“Life is a tragedy to those who feel and a comedy to those who think.”
Since Alexander Technique teacher training is often Sturm und Drang for me I think it best that I should really try lighten up there more often. My usual leitmotif… I do so more easily in other walks of my life. So what if Alex Tech training brings up so much stuff from one’s past…eh…whatever… I should think of training as a comedic play. Molière anyone? I think it would be great if I could make a major effort to be as light and fluffy as much as possible in training, even if I feel like being silent with seriousness. I have been accused of being too serious often enough in my life. Well, I can act the part, right? Better I should think Molière rather than Racine, right?
We finished reading FM’s Man’s Supreme Inheritance in training, and then had an impromptu discussion on the fate of the Alex Tech and if it can possibly change the world. It is so rarified…unlike yoga, for example, which is so mainstream these days. We went way over time what with talking about it all… An interesting discussion for me…as I plod along on my particular journey of this learning process. Well I am undergoing the training for me alone…I figure that I owe it to myself. Even if I were never to teach one lesson. I got to thinking…well…there are 4000-ish teachers of the AT worldwide and 200 concentrated in NYC. Will there be a market for me? I do hope that some students will find me! But…after all…as I say…I am undergoing this painstaking process because I owe it to myself to do so.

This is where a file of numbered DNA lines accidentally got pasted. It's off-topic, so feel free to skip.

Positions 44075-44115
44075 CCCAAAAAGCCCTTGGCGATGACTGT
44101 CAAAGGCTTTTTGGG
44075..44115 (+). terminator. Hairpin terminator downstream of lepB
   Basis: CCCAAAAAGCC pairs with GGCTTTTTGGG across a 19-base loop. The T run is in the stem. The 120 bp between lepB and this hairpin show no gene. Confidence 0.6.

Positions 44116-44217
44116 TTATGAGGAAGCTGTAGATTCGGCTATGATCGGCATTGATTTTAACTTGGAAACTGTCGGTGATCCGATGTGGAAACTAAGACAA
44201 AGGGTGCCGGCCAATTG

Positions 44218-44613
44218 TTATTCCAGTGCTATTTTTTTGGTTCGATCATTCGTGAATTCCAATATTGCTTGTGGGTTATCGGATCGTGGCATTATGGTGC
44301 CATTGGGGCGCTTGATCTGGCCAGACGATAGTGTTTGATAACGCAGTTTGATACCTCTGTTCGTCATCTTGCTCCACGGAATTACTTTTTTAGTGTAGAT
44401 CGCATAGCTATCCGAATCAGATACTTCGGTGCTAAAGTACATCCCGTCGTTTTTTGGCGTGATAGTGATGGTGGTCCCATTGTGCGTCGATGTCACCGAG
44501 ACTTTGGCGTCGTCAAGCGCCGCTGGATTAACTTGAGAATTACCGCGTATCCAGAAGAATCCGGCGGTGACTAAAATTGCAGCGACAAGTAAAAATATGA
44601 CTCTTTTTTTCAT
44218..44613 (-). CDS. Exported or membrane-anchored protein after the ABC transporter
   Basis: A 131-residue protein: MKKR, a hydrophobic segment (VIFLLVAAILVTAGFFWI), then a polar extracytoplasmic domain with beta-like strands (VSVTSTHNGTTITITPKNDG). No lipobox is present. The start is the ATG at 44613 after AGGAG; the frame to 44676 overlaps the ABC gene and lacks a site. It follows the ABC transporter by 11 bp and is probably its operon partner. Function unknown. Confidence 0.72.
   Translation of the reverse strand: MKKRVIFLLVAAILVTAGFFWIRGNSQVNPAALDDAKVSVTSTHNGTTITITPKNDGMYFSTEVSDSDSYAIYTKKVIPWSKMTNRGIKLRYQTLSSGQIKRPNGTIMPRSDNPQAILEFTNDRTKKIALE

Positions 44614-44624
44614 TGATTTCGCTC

Our next up reading is Lulie Westfeldt’s F. Matthias Alexander: the Man and his Work. It’s kind of timely for my re-read of this. I have a different take on it this time around. It’s proving to be a real eye-opener. It is a very, very personal read to me. And, it does seem like she is describing the Alex Tech world of today…and not FM’s first training course. Plus ça change, plus c’est la même chose. Sad but true. As I read more of her book, I understand my training more and more.
So the latest training news is that for the rest of my second year I’m to work in giving 10-minute turns, both table and chair, to my co-trainees, while figuring out what they need from/with my hands-on. This is a nice thought. I guess it means that my sensory perception is getting more reliable.
“Trees that are slow to grow bear the best fruit.”
Reading Molière and Westfeldt…